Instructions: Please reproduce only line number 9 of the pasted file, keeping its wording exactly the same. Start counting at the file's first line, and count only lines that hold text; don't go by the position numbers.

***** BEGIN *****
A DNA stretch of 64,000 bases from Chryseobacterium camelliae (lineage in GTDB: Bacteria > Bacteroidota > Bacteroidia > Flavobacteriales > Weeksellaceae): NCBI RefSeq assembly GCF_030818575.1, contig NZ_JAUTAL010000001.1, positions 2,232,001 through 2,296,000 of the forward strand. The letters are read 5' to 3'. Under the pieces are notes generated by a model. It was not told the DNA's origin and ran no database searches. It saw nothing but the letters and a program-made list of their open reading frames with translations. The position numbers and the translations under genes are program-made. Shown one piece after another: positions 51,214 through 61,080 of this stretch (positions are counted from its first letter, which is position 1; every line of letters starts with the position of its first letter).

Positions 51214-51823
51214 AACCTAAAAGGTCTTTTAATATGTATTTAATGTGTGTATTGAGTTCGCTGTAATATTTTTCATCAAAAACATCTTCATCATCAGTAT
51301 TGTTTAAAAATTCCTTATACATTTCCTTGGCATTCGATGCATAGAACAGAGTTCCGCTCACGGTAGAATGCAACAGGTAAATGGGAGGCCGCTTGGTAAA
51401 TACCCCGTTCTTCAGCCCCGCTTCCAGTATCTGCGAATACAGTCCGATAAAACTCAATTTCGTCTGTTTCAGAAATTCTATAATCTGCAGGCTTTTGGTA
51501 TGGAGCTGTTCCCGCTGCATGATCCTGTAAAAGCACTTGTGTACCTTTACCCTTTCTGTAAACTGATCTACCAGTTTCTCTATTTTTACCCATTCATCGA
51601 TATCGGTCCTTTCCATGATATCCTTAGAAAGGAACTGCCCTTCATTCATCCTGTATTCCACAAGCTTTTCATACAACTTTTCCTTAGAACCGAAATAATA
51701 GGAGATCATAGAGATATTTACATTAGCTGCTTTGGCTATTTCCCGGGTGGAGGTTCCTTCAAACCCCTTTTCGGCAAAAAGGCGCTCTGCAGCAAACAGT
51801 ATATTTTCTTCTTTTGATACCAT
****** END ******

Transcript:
51801 ATATTTTCTTCTTTTGATACCAT